Take the 2-minute tour ×
Cryptography Stack Exchange is a question and answer site for software developers, mathematicians and others interested in cryptography. It's 100% free, no registration required.

There is a paper from Peter W. Shor from 1994: http://www.csee.wvu.edu/~xinl/library/papers/comp/shor_focs1994.pdf "Algorithms for Quantum Computation: Discrete Logarithms and Factoring", and I have a question about the paper and algorithms presented.

For integer factoring problem, Shor's algorithm is working as fast period finder for function f(x) = a^x mod N, where semiprime N is equal to p*q, a is fixed and all possible exponents x are quantumly computed. Then, Shor uses Simon's algorithm to find period r of f(x) such that f(x) = f(x+r) . With 0.5 probability, the output of quantum scheme r will be the even and a^(r/2) will be non-trivial square root of 1 mod N. Having such root we can easily crack N to p and q. (If there is something wrong in this description, please comment. Simple quantum circuit is here: http://www.nature.com/nature/journal/v414/n6866/fig_tab/414883a_F1.html )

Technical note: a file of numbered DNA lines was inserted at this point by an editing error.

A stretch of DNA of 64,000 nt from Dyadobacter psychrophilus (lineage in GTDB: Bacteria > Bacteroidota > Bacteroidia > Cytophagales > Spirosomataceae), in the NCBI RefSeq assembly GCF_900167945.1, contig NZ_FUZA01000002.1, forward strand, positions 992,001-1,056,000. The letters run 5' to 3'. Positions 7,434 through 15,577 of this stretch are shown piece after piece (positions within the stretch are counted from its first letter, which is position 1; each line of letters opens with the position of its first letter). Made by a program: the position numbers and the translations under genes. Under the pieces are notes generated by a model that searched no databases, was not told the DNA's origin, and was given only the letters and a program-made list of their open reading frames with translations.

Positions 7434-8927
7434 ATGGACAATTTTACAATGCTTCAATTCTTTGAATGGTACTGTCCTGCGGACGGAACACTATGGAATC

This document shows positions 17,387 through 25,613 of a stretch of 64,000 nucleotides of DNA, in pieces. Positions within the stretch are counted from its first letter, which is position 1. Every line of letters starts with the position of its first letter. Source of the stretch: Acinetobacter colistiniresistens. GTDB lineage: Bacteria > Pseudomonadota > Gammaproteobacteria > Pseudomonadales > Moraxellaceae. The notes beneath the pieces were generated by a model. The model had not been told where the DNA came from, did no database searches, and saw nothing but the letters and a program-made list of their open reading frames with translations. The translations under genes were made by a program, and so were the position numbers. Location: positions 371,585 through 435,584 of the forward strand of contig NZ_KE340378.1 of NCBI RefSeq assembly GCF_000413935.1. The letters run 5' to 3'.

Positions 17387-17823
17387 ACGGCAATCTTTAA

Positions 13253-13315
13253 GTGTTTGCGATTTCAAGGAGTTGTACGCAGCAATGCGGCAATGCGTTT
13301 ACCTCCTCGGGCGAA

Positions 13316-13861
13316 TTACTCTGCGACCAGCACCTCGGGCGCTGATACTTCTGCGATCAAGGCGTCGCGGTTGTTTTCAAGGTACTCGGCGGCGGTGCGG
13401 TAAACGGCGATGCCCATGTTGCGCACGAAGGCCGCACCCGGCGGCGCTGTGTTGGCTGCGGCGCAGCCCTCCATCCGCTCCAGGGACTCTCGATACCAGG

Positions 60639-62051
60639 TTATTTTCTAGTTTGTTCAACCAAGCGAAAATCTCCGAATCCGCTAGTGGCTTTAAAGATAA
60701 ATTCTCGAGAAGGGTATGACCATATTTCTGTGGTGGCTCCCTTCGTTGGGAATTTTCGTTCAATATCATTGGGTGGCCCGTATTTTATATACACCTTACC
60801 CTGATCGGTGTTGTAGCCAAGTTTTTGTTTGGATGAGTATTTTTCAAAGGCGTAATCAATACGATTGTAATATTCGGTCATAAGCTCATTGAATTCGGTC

But how Shor's algorithm for discrete logarithm problem works? There is only prime number P (and generator g), so we can't factor it to something having square root. I'm even not sure that there will be any nontrivial square root in mod p field.

Task for discrete logarithm is: given some x, equal to x = g^r mod p, with g and p known, find the r.

share|improve this question
add comment

1 Answer

up vote 3 down vote accepted

In fact, the basic idea of Shor's algorithm for the discrete logarithm problem is reasonably simple.

Assume (as in Section 4 Discrete Log: the easy case of Shor's paper) that you have an efficient quantum algorithm for the Fourier transform. Then, applying this Fourier transform twice (once for $a$ and once for $b$) on a quantum superposition of values $g^a\cdot x^{-b}$ and measuring yields a pair $(c,d)$ with $d\equiv -cr\pmod{p-1}$. Thus, you can recover $r$ (if the gcd of $c$ and $p-1$ is $1$) directly with a simple division modulo $p-1$. [If the gcd is a small number it is also easy to conclude]

Unfortunately, doing this Fourier transform directly is only easy when $p-1$ is smooth (which is an uninteresting case since dlogs are easy with a classical computer in that case) and technicalities arise because of this. These technicalities involve replacing the Fourier transform modulo $p-1$ by a Fourier transform modulo $q,$ where $q$ is smooth and not too far from $p-1$. A similar technique is used for factoring: it is simpler than the general discrete logarithm case because a single application of the Fourier transform is enough in that case.

share|improve this answer
add comment

Your Answer

 
discard

By posting your answer, you agree to the privacy policy and terms of service.

Not the answer you're looking for? Browse other questions tagged or ask your own question.